I have no idea the rated RPMs of these things, and I'm talking toy sized, cases from .6 to 1.5" diameters. Running them up till they seem unhappy seems a better test of bearings than voltage, no?
                      Location: Jersey City NJ USA

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                      • #12
                        Originally posted by gellfex View Post
                        I have no idea the rated RPMs of these things, and I'm talking toy sized, cases from .6 to 1.5" diameters. Running them up till they seem unhappy seems a better test of bearings than voltage, no?
                        Run them up slowly until they begin to get warm, then back off a bit.

                        Same principle as with tightening bolts: tighten until they feel funny, then back off a little.
                        There are no stupid questions. But there are lots of stupid answers. This is the internet.

                        Location: SF Bay Area

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                        • #13
                          Originally posted by gellfex View Post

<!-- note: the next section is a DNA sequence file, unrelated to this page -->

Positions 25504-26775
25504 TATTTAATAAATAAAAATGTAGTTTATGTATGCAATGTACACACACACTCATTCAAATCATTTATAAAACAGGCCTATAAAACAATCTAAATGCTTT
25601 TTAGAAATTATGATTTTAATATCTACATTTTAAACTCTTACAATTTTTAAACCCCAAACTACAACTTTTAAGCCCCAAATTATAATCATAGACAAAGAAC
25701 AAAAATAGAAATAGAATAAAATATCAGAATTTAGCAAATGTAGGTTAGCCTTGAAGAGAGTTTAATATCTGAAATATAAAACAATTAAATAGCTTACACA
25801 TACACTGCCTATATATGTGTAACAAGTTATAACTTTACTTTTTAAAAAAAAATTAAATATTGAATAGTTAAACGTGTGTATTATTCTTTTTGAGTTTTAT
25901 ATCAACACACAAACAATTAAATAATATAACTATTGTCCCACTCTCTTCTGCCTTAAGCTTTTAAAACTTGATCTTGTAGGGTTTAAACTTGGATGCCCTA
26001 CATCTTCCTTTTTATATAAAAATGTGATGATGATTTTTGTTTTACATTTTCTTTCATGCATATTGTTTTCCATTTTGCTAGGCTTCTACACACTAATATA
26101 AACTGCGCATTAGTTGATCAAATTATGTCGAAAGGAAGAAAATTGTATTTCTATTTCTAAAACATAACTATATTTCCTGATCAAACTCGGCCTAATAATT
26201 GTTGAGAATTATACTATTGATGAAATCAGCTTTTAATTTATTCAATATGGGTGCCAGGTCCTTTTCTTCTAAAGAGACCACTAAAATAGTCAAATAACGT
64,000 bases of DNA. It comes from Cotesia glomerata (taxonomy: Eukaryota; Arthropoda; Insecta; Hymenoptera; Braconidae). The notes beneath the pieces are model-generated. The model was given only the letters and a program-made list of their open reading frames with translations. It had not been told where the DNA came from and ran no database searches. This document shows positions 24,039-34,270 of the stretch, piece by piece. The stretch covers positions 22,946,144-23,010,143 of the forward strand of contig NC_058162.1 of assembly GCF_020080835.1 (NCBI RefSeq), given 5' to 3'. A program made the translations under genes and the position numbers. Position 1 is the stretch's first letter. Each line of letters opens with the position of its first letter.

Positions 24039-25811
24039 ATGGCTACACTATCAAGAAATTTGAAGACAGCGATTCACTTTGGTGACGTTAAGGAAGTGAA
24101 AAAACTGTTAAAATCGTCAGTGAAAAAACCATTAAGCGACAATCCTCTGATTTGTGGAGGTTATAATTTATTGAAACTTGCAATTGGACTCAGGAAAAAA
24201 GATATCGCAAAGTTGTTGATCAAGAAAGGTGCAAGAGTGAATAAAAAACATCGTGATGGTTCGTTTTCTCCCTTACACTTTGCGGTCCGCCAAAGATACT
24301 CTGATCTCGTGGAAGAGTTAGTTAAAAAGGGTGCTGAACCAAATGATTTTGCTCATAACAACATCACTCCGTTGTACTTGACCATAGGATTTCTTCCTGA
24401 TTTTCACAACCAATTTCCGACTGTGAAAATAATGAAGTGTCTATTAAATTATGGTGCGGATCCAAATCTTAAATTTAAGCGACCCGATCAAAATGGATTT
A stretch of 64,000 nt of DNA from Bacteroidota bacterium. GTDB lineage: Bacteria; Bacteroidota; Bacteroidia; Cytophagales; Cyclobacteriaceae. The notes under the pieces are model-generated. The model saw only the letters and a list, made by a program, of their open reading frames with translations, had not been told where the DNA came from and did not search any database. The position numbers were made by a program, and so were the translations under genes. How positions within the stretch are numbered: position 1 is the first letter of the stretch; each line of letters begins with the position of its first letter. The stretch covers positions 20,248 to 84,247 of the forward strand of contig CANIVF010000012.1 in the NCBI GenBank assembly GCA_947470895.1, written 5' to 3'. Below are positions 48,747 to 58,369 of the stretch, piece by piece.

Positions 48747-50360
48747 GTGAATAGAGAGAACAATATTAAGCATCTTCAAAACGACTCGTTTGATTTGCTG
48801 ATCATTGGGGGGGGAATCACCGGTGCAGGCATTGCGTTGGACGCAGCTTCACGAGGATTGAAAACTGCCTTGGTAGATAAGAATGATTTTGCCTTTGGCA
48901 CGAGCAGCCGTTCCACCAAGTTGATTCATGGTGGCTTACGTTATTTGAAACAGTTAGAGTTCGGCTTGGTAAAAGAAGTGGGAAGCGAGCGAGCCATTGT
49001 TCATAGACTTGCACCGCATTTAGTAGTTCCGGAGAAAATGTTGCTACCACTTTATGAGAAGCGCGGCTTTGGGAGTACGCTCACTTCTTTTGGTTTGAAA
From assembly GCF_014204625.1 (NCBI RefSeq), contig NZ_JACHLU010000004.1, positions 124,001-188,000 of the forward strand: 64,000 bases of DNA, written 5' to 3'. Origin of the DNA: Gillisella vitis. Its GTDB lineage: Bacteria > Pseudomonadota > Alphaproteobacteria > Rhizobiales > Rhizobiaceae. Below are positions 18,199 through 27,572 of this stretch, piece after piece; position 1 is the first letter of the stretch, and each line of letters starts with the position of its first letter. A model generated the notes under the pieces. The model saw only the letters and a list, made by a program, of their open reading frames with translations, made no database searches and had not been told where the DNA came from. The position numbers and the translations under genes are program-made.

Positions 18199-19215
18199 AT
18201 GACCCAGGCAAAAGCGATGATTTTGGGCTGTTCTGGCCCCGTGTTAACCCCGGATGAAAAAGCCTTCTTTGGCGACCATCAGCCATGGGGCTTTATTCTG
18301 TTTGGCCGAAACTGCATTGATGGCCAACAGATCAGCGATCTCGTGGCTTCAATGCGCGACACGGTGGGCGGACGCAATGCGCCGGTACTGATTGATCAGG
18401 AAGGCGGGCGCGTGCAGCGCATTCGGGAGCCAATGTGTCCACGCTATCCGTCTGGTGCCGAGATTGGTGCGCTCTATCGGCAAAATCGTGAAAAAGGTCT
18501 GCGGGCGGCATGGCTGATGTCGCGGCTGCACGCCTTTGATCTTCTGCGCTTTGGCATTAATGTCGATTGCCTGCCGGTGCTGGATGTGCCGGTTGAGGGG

I have no idea the rated RPMs of these things, and I'm talking toy sized, cases from .6 to 1.5" diameters. Running them up till they seem unhappy seems a better test of bearings than voltage, no?
                          Take a look on the mabuchi website link above for typical rpm and after that measure the rpm/volts (near)constant.
                          Location: Helsinki, Finland, Europe

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                          • #14
                            Originally posted by gellfex View Post
                            I have no idea the rated RPMs of these things, and I'm talking toy sized, cases from .6 to 1.5" diameters. Running them up till they seem unhappy seems a better test of bearings than voltage, no?
                            If they seem unhappy at some RPM then it's likely that you are running up past their rated speed anyway. That's my logic behind running them at a high speed but where they still sound unstrained.